For much of the 20th century, fur was considered a glamour item, conferring upon the wearer both status and style. The upper classes wore fur. Fur was Hollywood’s idea of luxury. Inspired by what they saw in the social pages of magazines and in the movies, most women aspired to owning a fur coat.
In New Zealand, as in other countries, the fur trade thrived. Mooneys, famous for its fashion furs, was one of the country’s main wholesalers, selling into the major department stores and to smaller furriers who needed to supplement their stock. It also had its own showrooms which were open to the public.
Founded by George Stewart and James Kennedy Mooney, Mooneys started out in Dunedin in 1912 as J K Mooney and Company, trader and exporter of rabbit skins. In 1923, the firm diversified into making and selling fur garments, opening a second business, Mooneys Furs , specifically for this purpose. A third business, Fur Dressers and Dyers, was set up in 1927 to process local and imported skins. Following the stock-market crash in 1929, the latter was sold and Mooneys Furs was taken over by the Graham brothers, a family of professional furriers from London. Although J.K Mooney continued to operate independently as a rabbit skin trader, it had no further links with fashion.
Making a fur garment required specialist skills and, at its peak, Mooneys employed up to 20 trained craftspeople in each of its workrooms in Auckland, Wellington and Dunedin. "Even the patterns were highly specialised," explains Evan Tosh, a former manager of Fur Dressers and Dyers, processors of Mooneys’ skins. "Patterns for fur were completely different from patterns for fabric. No seam allowances, for one thing, and the pelts had to be matched and pieced together, unlike ordinary garments which were cut from one piece of cloth." Mooneys purchased the special patterns from catalogues of fur styles which were produced regularly by fur specialists in New York and London.
By referencing the international style catalogues, Mooneys was able to ensure that New Zealand women were kept up to date - fur being as subject to the whims of fashion as any other clothing. Trends tended to be interpreted in decades rather than seasons. Fur was expensive, and women didn’t change their fur coats as frequently as they did their other fashion items such as hats, bags gloves or shoes.
Photographs taken by Auckland fashion photographer Clifton Firth for Mooneys in the 1940s, show models wearing full-length, edge-to-edge fur coats with wide sleeves and the broad shoulders popularised by Hollywood costume designers and Paris-based Italian couturiere Elsa Schiaparelli. A cropped fur jacket is shown with a matching fur muff, which would probably have had a pocket incorporated in the lining.
American musquash, a dark brown fur shading to honey tones and silver, was hugely popular in New Zealand from the 1920s to the 1950s. The vogue for red or silver fox fur stoles, made with a full pelt complete with head and feet, and worn with tailored suits or dresses, was more short-lived. By the late 1940s and throughout the next two decades, stoles, shawl wraps and shorter coats with matching fur hats accounted for much of Mooneys’ output.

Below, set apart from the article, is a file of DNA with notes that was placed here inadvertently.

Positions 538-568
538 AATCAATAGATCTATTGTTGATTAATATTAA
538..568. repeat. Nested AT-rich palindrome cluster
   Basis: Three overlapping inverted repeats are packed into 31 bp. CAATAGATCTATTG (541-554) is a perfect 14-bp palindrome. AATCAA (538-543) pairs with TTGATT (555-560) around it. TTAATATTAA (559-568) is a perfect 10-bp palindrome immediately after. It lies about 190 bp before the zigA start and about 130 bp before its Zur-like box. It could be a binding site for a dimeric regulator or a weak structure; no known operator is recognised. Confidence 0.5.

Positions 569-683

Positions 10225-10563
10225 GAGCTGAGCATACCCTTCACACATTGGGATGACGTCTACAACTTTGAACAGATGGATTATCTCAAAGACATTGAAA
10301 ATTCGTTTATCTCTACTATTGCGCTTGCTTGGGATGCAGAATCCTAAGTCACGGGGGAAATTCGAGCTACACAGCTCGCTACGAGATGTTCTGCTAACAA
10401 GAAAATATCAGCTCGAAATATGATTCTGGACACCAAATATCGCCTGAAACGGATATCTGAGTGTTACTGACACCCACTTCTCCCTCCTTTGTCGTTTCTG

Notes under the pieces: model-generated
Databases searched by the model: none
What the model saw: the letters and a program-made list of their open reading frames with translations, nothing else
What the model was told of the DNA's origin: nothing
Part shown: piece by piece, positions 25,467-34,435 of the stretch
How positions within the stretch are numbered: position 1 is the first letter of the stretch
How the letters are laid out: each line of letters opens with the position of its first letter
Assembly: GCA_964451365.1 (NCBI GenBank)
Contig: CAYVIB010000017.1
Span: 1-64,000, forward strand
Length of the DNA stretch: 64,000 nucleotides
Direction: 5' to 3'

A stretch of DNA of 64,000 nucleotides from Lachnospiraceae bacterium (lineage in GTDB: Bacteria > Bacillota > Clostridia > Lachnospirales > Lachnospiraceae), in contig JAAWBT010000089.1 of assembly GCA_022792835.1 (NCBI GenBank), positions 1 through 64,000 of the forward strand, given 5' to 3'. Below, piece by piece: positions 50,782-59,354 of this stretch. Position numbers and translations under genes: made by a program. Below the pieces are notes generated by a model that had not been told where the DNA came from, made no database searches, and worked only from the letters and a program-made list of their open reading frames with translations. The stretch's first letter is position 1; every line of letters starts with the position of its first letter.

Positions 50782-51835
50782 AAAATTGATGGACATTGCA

When Heather Kirk joined Mooneys as a cutter in Dunedin in the 1970s, the fur scene was changing. Young alternative dressers were seeking out vintage fur coats and fox fur stoles which they wore ironically with op shop clothing or jeans, while many traditional fur coat wearers wanted a more contemporary look. Heather recalls one woman being employed in the Dunedin workroom solely to repair or modernise old furs. "There wasn’t much call for new full-length coats," she says. "We made hats, wraps, stoles and lots of jackets." The furs of choice at this time were squirrel, farmed mink, Australian red fox, Russian marmot, possum and Belgian and French rabbit.
Rabbit never had the same cachet as other furs but it was inexpensive and could be sheared or dyed to imitate pricier pelts with surprisingly good results. Possum, also inexpensive but thicker and plusher than rabbit, looked more luxurious.
A change of management in 1982 saw the closure of Mooneys’ Auckland and Wellington workrooms and the opening of a new smartly appointed shop in Dunedin. In 1998, this also closed. That same year, the business was bought by Heather Kirk and Max Wilson, a second generation furrier who had been brought over from England by Mooneys in the mid-1980s.
Protests over the use of fur in the 1980s and 1990s led to a drop in fur sales worldwide. By working mainly with possum and rabbit, non-endangered species posing a major threat to New Zealand’s natural environment, Mooneys weathered the storm. Of all the New Zealand furriers who flourished in the 'fur years', it is the sole survivor.
Entering its 94th year, Mooneys, now known as Mooneys Furriers, is a small scale Dunedin business producing possum fashion accessories and items for the home. Owners Max and Heather also specialise in the repair and restyling of vintage furs and make to order for individual clients and fashion designers such as Juliet Hogan, Harman Grubisa and Jane Avery to whom they passed on the tricks of the fur trade when she launched her Lapin (French for rabbit) clothing label in 2016. The ethical lifestyle fashion brand Snowy Peak is another major client.
Special projects include the creation of the full-length white fox fur cape (pieced together to represent drops of snow) worn by Tilda Swinton for her role as the White Witch in the 2005 movie The Chronicles of Narnia: The Lion, the Witch and the Wardrobe.
Text by Cecilie Geary. Banner image by Clifton Firth from the Auckland Libraries Sir George Grey Special Collections 34-M53Q.
Last published February 2014.